There is no typical NMA student. Some come straight from A Levels, many come through automotive apprenticeships, and then there’s the self-taught engineers. People who have had a love of motorsport from a young age and built their knowledge, and their cars, themselves from scratch. Adam Smith is one such mechanic.
Born in the United States, Adam’s love of motorsport started aged 8 when his Mum took him to an experience day at a drag racing circuit. He was hooked on motorsport for life….
We caught up with Adam at the last round of the Praga Cup at Donington. Watch or keep scrolling to read Adam’s interview.
Where did your love of motorsport come from?
Like a lot of kids, I was always interested in watching motorsport. My first chance to experience a racetrack was when I was 8 and my mum took me to an experience day at the local drag strip. I spent the day racing a mini dragster on the 1/4 mile, even rolling it towards the end of the day to experience my first crash!
As a kid I got into the world of competitive r/c racing (much lower cost) and started building my own cars from scratch. I remember routinely setting off the fire alarm in my house soldering electrical connections but my mum didn’t seem to mind. I enjoyed the challenge of being able to compete with adults and the thrill of sometimes beating them.
As a teenager I continued to visit the drag strip occasionally until I was 16 and could buy my own car. I bought a Mustang, immediately took it to the drag strip, and lost. By a lot. I spent the next 2 years teaching myself how to work on cars with the cheapest eBay toolbox available. Every second working on that mustang was to try and win a race at the drag strip. Some ideas worked, some didn’t, but I learned a lot.
Unfortunately, life then got in the way. Once I finished school the focus had to be on work and making ends meet. For the next 15 years motorsport and automotive work was only a hobby for the weekends, when I had some spare money. Then I found the NMA.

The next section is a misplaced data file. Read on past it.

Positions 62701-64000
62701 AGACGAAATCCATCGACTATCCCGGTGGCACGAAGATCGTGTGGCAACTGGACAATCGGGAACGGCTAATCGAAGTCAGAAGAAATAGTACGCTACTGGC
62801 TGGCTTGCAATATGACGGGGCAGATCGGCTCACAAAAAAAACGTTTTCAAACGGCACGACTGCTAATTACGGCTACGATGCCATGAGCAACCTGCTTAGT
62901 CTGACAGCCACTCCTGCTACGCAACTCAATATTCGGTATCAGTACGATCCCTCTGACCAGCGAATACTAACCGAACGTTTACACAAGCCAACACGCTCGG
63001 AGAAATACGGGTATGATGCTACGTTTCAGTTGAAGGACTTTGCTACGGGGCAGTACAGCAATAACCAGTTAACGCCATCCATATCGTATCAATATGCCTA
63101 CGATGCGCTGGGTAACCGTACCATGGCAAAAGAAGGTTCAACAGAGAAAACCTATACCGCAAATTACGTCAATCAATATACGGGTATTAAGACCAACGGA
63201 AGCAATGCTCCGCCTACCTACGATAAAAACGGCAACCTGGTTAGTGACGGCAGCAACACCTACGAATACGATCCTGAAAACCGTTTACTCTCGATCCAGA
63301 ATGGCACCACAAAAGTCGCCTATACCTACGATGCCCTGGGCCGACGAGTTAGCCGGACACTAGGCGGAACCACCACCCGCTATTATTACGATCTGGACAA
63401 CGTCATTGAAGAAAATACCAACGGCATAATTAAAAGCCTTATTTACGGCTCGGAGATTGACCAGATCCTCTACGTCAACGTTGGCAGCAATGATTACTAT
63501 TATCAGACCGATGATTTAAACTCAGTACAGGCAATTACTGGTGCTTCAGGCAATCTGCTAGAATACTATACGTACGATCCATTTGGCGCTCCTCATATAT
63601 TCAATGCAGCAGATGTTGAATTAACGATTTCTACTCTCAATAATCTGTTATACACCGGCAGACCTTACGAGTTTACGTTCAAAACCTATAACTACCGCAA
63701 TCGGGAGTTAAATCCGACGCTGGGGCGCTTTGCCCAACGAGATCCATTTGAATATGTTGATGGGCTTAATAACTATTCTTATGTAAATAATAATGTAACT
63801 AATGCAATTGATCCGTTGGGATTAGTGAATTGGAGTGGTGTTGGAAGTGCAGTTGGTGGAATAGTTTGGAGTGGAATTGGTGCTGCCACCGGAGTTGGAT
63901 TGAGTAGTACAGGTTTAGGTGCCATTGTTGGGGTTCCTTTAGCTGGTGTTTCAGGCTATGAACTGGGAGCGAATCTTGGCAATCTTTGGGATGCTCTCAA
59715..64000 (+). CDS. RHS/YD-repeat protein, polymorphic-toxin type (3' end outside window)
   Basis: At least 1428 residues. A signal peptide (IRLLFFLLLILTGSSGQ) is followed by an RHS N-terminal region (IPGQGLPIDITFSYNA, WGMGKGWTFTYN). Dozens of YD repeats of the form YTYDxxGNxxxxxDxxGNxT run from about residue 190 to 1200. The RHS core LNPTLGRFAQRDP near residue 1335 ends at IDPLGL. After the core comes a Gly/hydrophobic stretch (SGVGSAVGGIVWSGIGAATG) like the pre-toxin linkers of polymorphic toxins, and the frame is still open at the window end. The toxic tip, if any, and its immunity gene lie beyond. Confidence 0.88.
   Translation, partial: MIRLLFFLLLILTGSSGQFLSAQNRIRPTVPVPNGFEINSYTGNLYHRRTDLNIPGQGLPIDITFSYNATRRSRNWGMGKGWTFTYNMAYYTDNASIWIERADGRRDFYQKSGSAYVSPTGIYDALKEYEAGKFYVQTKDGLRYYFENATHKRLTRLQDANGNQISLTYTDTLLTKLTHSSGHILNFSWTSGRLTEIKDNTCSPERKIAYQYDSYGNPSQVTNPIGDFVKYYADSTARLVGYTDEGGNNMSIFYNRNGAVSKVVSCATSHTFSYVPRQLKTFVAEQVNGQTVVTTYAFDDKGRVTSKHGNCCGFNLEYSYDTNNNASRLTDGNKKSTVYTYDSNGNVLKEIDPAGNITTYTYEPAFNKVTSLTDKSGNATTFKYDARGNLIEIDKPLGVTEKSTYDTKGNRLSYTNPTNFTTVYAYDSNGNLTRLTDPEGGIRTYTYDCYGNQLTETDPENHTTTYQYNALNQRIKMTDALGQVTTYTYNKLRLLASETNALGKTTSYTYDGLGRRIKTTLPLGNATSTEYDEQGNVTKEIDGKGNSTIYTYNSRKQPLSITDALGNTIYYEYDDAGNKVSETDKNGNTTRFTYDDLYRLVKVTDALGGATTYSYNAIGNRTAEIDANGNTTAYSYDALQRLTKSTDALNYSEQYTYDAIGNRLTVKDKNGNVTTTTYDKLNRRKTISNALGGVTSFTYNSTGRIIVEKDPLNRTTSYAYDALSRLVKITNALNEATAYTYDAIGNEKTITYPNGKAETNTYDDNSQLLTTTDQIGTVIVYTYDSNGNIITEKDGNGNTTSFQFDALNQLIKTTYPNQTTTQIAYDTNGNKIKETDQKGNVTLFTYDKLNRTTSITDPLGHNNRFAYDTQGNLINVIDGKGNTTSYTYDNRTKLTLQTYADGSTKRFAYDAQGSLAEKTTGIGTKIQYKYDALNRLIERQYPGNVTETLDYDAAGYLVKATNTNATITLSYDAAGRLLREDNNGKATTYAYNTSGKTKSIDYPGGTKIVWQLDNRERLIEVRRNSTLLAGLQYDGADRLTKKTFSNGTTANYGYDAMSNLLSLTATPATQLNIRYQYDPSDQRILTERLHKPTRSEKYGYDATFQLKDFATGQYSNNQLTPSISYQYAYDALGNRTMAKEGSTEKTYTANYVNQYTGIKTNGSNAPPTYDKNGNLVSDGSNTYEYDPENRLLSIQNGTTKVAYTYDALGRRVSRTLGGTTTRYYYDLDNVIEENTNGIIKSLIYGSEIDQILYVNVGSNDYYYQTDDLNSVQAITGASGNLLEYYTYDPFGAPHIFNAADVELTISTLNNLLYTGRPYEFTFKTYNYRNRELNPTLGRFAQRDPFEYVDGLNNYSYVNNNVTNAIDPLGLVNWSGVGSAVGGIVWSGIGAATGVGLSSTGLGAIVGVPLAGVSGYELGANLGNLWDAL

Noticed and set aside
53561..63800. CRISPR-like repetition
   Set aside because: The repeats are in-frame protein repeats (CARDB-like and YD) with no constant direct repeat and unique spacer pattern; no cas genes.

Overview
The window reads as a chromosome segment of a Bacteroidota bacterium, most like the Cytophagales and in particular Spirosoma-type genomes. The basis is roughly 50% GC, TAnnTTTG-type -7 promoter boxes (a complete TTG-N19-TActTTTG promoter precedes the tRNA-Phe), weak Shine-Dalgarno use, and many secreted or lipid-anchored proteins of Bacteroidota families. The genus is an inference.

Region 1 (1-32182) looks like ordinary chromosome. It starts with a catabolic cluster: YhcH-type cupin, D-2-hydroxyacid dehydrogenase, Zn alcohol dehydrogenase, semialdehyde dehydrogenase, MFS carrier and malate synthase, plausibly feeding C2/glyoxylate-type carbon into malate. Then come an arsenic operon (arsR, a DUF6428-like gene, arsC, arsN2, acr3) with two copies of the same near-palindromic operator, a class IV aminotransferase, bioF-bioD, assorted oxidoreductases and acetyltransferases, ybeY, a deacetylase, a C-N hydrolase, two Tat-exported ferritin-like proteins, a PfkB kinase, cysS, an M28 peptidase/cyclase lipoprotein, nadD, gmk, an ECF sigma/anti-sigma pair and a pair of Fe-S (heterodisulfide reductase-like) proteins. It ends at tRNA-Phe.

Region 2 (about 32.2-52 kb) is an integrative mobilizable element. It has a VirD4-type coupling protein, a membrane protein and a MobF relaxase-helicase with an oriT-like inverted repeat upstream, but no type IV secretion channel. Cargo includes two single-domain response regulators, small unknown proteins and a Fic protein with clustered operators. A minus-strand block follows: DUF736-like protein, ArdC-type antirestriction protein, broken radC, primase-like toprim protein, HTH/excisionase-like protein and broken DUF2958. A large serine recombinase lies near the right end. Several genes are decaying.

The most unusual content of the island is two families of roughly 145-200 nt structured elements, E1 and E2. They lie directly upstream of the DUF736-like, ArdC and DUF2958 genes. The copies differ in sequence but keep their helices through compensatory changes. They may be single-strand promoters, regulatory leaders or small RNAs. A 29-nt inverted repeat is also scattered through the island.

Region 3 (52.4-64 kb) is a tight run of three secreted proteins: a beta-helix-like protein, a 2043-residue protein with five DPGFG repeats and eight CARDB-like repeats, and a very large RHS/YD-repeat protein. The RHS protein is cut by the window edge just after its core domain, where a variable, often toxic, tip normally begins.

What appealed to you about the NMA?
As soon as I started reading about the course it reignited the spark I had when I was younger. I had always dreamt of making motorsport a career but never thought that I could manage to find a route into it. Taking a career break to study wasn’t an option. Finding the NMA meant that I could retrain without having to give up my job and security.
How have you found learning online?
Working on my own schedule from home has worked perfectly. Life gets busy sometimes and being able to jump on the computer whenever I have some free time is the thing that makes my degree possible. I have always had quick responses from the tutors whenever I have a question about something, and I have never felt left on my own. I have always preferred communicating by email so that I can carefully explain the situation, but the tutors have always made it known a phone call works as well.
I am really excited about how much I have learnt, and more often than not, I immediately try and use the subject matter in my life. After learning CAD, I bought a 3D printer and started making things. After the module on suspension set ups and handling characteristics, I adjusted my entire set up on my car for a better experience.
Do you think your motorsport degree will help your career?
The course has already opened a door for me that I never thought would be, and I haven’t even graduated yet. The requirement of work experience led me to contact Scott Mittell who gave me a chance to prove what I can do on the team because I am enrolled on the course. The season was a complete trial by fire for me since I was a novice, but Scott and the rest of the team trained and coached me through what was a fairly difficult season.
It was also a great feeling to start understanding some of the more complex issues due to the coursework and being able to contribute to the discussion during my first year at the track was invaluable. Once I had gotten my nerves out it was amazing to see the coursework from NMA in action at the racetrack, improving lap times.
What's the ultimate dream?
As far as career goals go, I am excited about how far I can still grow professionally. Gaining more experience over the next year and completing my degree will hopefully open a few more doors for me and allow me to move into more of an engineer role.
I am currently focused on learning as much as I possibly can from the more experienced people around me to make myself a more valuable team member.
As far as dream job… I always dream big so I would like to push myself to the highest level possible, whatever that may be.